Private equity in the shipping industry: barbarians at the helm?


Financier Worldwide Magazine

July 2014 Issue

July 2014 Issue

The shipping business has always been a largely private affair with publicity-shy families, predominately in Greece, controlling a large part of the world’s tonnage, and only a relatively small percentage of major shipping companies seeking a public listing. Flotations in New York, Oslo and the other key stock exchanges will continue to fall in and out of favour but the private nature of the shipping industry will not materially change, particularly as the equally secretive private equity funds have been increasing their involvement in the industry.

Up until a number of years ago shipping had been largely ignored by private equity houses, which had instead focused on everything from consumer goods to satellite companies, earning their investors some very lucrative rewards in the process. The source of private equity’s interest in shipping as an asset class arguably stems from events as far back as 2003. That year marked the beginning of a golden era in shipping which culminated in 2007 and early 2008 when, buoyed by the rapidly growing Chinese economy, a large vessel able to carry iron ore and bought for as little as US$33m a few years earlier could earn more than US$150,000 a day (the current daily charter rate for a similar vessel is approximately US$12,000). With returns of this magnitude banks were only too eager to lend money to ship owners, and in many cases on a ‘covenant-lite’ basis and with high leverage ratios. Then Lehman Brothers collapsed. The ensuing global financial crisis had a severe impact on world trade and the drop in trading activity, coupled with the substantial oversupply of vessels that prevailed as a result of ship owners deciding to keep operating over-age vessels during the pre-crisis boom rather than to scrap them, put an end to the astronomical charter rates and asset valuations that had so far prevailed in the shipping market.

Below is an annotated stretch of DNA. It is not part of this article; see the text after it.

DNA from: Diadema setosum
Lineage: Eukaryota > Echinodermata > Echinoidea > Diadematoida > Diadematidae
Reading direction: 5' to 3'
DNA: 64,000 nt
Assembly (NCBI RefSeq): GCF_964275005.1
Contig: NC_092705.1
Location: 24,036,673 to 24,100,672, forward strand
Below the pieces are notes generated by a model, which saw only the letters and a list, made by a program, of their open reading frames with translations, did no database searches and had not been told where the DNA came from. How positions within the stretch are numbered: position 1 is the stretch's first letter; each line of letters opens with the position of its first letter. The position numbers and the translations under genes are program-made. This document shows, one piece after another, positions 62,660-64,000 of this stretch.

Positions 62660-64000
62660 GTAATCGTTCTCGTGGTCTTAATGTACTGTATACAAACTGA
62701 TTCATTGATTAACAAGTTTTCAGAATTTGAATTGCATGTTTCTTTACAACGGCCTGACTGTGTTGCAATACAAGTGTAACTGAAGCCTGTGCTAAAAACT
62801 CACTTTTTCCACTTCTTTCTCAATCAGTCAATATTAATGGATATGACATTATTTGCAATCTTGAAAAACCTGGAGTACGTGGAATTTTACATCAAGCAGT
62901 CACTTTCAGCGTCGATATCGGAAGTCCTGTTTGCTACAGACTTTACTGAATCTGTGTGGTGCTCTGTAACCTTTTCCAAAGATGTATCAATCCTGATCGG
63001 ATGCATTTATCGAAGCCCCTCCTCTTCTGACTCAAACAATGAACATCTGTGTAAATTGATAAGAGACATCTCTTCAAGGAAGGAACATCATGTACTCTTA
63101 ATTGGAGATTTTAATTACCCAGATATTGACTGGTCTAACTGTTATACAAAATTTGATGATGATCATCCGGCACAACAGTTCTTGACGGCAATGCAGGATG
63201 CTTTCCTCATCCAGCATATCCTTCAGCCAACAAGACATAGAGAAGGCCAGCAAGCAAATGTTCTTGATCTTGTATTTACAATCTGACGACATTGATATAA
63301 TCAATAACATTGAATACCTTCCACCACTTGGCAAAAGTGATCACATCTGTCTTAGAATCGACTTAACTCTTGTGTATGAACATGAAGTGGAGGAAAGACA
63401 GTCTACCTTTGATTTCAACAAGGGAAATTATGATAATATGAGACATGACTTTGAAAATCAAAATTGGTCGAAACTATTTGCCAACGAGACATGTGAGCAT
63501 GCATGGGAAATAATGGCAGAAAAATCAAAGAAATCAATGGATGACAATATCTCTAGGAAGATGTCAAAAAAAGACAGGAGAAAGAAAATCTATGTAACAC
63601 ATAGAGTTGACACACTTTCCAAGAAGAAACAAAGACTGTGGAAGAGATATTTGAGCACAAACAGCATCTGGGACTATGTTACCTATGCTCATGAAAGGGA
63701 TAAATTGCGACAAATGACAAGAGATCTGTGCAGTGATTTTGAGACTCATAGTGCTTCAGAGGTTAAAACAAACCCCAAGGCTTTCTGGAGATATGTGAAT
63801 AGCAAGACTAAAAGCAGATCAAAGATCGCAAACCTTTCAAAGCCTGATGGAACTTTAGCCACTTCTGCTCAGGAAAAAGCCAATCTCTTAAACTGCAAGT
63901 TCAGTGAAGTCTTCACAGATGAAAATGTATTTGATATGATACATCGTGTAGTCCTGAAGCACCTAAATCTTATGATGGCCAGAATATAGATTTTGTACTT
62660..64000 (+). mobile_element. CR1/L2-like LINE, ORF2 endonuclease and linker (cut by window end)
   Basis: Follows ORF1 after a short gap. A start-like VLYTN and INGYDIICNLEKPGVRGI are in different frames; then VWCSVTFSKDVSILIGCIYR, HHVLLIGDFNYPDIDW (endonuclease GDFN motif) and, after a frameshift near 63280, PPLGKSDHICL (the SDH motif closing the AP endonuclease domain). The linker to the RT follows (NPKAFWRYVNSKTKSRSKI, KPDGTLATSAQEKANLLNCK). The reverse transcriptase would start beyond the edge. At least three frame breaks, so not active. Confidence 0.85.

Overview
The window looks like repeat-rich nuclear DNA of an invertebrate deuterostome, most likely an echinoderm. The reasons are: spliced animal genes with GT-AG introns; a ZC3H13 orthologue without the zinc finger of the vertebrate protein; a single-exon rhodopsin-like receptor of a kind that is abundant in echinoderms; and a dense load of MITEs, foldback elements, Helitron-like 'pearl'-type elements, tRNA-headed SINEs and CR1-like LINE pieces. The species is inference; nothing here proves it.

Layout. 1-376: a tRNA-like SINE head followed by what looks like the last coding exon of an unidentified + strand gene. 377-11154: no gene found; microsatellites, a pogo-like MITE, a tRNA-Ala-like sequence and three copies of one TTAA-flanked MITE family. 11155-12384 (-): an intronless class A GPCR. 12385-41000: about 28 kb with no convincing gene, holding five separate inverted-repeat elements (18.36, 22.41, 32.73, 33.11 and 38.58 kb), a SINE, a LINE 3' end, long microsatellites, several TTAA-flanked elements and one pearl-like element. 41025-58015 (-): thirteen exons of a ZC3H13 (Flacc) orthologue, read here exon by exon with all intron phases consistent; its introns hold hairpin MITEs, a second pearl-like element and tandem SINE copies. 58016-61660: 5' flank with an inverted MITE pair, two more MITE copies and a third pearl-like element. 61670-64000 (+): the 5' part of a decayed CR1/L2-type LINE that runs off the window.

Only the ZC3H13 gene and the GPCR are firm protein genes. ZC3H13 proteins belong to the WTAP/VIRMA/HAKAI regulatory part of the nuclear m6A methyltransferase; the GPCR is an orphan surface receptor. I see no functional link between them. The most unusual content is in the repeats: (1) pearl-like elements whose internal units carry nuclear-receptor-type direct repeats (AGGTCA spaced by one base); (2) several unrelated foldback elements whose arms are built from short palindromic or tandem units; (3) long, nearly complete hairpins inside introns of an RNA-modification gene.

Debt servicing became much harder, loan to value ratios started to be breached, and as the banks’ indulgence started to wear thin the industry started to show real signs of distress, with well known shipping companies such as STX Pan Ocean in South Korea and General Maritime (one of the largest US-based tanker operators) entering Chapter 11 proceedings. Against this backdrop of low asset values, distressed debt opportunities and the prospect of an eventual recovery, private funds started to invest heavily in shipping with a view to repeating their successes in other industries, albeit in different ways. Wilbur Ross, the American ‘king of bankruptcy’, acquired, together with several other equity funds, Cido Shipping’s 30-strong tanker fleet worth over $1bn in one fell swoop. Others, like Carlyle and Tiger Group, formed joint ventures committing to invest equity capital of US$900m over a five year period to buy container, dry bulk, tanker vessels and other shipping assets. Oaktree Capital, arguably one of the most active funds in shipping, approached the industry from various angles, including providing new debt (to General Maritime) which was eventually converted into equity thereby giving it control of the company, forming various joint ventures with established ship operators (including with each of Oceanbulk and Navig8), and acquiring debt portfolios (including US$750m from Lloyds Bank and US$150m of Excel Maritime’s debt from its lenders (together with Goldman Sachs)).